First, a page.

Optical Society of America Honors Pioneering Contributions to Optical Studies of Nanostructures

Junichiro Kono has been elected a 2015 fellow by the Optical Society of America, the leading professional association for optics and photonics, the sciences of light. Kono is a professor of electrical and computer engineering, of physics and astronomy and of materials science and nanoengineering.

Junichiro Kono

He is being recognized for “pioneering contributions to fundamental optical studies of nanostructures … and their optoelectric device applications.”

Kono’s lab pioneered techniques to characterize the chiralities of nanotubes in a sample, to detect signals in the terahertz range and to build photodetectors that gather light in and beyond visible wavelengths. He and his lab colleagues have captured details of how solid blocks can be triggered to create spontaneous bursts of light, a phenomenon called superfluorescence. They also created the Rice Advanced Magnet with Broadband Optics, aka RAMBO, which allows researchers to run spectroscopy-based experiments on materials in very high pulsed magnetic fields with a tabletop device.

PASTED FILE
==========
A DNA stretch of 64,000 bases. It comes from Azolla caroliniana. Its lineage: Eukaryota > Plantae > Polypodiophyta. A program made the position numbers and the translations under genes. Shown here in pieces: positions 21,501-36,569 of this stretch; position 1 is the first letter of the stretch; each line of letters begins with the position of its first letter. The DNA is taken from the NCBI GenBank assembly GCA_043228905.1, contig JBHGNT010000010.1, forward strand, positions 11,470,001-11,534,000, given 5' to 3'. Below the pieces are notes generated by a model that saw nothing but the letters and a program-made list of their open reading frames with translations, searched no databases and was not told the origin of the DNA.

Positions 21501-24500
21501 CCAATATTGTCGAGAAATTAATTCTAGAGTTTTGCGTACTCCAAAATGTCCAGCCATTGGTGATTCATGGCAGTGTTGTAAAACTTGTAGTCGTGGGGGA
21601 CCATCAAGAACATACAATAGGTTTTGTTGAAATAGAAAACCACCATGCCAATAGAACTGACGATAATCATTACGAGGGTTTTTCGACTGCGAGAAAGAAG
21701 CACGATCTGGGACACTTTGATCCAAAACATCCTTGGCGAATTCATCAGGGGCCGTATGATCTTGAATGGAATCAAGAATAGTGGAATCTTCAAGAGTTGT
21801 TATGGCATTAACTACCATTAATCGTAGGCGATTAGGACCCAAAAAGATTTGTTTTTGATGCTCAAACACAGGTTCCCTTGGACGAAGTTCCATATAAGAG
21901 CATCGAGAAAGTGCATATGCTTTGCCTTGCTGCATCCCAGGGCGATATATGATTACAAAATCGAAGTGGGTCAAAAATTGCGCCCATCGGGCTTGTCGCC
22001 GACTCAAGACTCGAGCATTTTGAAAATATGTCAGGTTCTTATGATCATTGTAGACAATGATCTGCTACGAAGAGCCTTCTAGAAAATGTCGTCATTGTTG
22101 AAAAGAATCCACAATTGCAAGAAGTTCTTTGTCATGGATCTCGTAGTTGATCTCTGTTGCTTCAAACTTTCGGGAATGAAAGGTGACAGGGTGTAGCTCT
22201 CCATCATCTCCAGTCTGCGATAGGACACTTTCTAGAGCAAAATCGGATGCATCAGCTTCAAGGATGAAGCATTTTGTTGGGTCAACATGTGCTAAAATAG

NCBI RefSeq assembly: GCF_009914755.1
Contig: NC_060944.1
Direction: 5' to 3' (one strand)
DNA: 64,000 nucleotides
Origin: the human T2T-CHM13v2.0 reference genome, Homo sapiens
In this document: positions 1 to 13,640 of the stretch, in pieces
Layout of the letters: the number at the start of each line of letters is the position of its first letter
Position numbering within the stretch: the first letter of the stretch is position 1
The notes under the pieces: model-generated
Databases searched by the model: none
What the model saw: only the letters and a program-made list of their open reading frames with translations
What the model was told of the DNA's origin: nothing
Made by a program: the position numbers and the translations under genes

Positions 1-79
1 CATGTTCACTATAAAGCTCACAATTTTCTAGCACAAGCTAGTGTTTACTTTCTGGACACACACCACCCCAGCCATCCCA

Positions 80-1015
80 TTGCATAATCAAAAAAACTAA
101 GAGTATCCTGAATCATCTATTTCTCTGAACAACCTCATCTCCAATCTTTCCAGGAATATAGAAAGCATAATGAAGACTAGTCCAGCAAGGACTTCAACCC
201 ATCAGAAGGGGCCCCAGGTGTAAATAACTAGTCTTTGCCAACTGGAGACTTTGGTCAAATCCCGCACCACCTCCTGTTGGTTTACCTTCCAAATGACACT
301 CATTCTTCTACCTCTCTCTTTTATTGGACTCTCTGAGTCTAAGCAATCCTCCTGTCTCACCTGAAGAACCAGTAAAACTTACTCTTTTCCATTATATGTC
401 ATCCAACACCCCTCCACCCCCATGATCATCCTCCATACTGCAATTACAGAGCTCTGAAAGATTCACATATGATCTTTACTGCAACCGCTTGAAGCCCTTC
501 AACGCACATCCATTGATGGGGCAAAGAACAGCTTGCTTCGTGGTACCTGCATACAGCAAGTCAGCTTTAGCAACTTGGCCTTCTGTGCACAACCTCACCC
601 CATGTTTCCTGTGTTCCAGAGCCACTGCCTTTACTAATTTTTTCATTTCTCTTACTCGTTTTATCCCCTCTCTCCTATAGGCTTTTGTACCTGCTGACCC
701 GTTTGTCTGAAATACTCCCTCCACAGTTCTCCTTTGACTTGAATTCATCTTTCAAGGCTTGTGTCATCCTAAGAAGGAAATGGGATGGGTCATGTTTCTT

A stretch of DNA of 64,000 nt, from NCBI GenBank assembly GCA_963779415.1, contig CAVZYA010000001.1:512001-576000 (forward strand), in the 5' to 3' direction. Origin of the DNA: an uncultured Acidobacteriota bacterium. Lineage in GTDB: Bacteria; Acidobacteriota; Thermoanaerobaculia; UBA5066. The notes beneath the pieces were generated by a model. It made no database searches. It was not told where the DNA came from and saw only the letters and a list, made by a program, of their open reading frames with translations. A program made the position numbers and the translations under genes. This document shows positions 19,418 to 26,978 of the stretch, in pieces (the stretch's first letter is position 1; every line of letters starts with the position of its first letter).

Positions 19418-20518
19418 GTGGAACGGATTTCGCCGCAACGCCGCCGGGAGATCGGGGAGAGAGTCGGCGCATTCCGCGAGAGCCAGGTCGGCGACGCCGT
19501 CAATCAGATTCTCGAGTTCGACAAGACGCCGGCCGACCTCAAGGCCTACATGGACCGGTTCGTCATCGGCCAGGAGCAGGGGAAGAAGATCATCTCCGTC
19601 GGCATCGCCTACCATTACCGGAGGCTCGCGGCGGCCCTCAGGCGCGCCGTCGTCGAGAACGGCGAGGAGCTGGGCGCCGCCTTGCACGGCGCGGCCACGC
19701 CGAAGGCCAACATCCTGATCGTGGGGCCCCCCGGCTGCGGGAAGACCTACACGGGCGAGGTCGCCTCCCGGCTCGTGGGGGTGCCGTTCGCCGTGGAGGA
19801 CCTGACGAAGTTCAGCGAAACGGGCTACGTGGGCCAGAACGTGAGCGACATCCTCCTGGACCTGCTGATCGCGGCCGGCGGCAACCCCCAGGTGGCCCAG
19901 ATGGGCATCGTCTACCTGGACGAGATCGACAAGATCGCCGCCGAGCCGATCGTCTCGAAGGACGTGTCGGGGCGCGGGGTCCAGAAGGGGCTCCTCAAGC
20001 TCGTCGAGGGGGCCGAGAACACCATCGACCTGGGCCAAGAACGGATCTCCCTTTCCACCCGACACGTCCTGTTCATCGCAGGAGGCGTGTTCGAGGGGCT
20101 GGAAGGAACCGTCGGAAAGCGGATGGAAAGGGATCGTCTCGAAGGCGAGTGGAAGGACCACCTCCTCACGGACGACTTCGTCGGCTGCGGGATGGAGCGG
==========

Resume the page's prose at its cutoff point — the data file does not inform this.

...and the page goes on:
He is also director of the Rice-based NanoJapan program that facilitates international research experiences for American undergraduate students.

Kono said he was particularly honored to receive the society honor for the International Year of Light in 2015. He will be recognized at the 2015 Conference on Lasers and Electro-Optics next May in San Jose, Calif.

Source: http://www.rice.edu/

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